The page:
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Old 06-27-2011, 03:30 PM   #8
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Given what these accounts are paying, its hard for me to imagine there is any exposure to greece or the other troubled countries.

I checked on Schwab MM funds also and while they didn't hold any Greek bank debt directly they did hold a lot of debt in German, French, and UK banks. These banks in turn own a lot of Greek debt which they will likely take losses on. The $64 billion questions is how much of those losses if any will be passed on the Money Market funds. The funds in turn don't have enough income (most are waiving some fees) to absorb the losses and hence risk breaking the buck.

Now to be fair it takes a string of unlikely events to make this happen, and even then it is very unlikely that any loss would be more than $.01/share. On the other hand with yield of .05% (which means that you get a penny/week per $1,000 in interest) you are betting that the funds won't break a buck in the next 20 years. Not great odds considering that funds are in worse financial shape then the were during most of the crisis.
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Old 06-27-2011, 03:54 PM   #9
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I only have $10K in MM funds for my emergency fund. VYFXX is a NY TE short term money market fund that is limited to NY municipal type instruments. Highly unlikely (make that impossible) that it is investing in anything overseas.
My foreign stock exposure is only 6% (out of total portfolio 30% stock allocation).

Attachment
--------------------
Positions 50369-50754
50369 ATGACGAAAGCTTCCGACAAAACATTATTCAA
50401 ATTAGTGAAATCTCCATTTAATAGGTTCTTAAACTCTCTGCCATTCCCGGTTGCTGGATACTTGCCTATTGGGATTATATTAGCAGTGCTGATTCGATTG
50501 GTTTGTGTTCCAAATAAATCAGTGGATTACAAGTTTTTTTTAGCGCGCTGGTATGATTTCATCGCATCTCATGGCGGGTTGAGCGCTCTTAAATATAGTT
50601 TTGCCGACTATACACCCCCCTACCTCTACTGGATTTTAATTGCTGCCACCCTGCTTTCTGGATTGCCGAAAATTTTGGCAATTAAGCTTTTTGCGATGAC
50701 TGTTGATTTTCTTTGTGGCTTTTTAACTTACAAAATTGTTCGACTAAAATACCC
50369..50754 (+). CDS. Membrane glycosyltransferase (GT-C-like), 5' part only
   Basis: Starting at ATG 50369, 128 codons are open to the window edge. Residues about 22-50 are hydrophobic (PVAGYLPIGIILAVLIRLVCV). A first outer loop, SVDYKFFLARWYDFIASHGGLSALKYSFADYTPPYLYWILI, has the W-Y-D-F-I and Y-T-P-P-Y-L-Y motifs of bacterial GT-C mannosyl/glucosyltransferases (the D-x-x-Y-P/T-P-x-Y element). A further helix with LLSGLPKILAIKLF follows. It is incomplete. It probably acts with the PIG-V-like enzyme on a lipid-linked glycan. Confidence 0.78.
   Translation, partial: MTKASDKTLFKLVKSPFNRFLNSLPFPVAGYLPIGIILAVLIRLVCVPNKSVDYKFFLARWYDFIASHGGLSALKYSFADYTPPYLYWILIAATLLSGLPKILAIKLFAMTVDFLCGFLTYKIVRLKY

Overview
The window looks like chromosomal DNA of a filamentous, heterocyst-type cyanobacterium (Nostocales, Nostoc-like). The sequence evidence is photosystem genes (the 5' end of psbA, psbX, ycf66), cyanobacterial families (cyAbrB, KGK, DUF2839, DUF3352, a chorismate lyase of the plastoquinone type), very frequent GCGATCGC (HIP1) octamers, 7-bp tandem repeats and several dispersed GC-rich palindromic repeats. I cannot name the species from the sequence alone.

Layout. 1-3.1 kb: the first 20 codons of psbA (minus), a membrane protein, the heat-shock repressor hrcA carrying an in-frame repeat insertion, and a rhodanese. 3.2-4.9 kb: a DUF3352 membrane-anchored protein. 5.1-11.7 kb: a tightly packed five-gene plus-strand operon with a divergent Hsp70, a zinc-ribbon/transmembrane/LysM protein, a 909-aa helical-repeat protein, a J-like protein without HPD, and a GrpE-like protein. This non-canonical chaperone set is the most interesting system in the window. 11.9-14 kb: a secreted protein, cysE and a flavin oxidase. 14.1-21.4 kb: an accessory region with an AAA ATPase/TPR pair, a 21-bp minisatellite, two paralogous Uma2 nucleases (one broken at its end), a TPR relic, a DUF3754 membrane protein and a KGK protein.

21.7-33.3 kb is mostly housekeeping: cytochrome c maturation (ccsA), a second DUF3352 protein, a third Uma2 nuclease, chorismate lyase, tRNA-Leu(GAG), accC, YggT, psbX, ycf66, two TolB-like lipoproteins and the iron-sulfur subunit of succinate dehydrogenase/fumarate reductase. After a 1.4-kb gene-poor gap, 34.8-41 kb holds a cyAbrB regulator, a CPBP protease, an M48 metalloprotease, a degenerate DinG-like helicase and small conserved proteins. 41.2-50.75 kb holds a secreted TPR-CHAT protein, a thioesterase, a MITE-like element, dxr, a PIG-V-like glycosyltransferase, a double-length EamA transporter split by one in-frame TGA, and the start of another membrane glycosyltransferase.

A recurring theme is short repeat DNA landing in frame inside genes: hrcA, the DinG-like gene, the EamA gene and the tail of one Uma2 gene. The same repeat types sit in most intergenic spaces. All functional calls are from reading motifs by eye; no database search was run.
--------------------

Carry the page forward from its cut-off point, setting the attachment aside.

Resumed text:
Sleeping well tonight...
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Old 06-27-2011, 04:10 PM   #10
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Thank you Clif, that's very interesting. I don't keep much in my Vanguard MM and use it as a revolving checking type of account and shuffle funds from there. However, this is all surreal...what will they be into next?
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Old 06-27-2011, 04:15 PM   #11
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I have only insured bank deposits as my "core accounts", so I really do not have any taxable money market funds. I made this change back in 2008 and don't plan to change this.

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Old 06-27-2011, 04:16 PM   #12
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Until 2008, I never thought I would see a MMF break the buck. I don't take any chance anymore. I moved all my taxable cash to a savings account. Probably overkill, but I sleep better at night.

I am not sure what I will do with the cash sitting in MMFs inside our retirement accounts. I may have to buy some short term brokered CDs.
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Old 06-27-2011, 08:10 PM   #13
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Given what these accounts are paying, its hard for me to imagine there is any exposure to greece or the other troubled countries.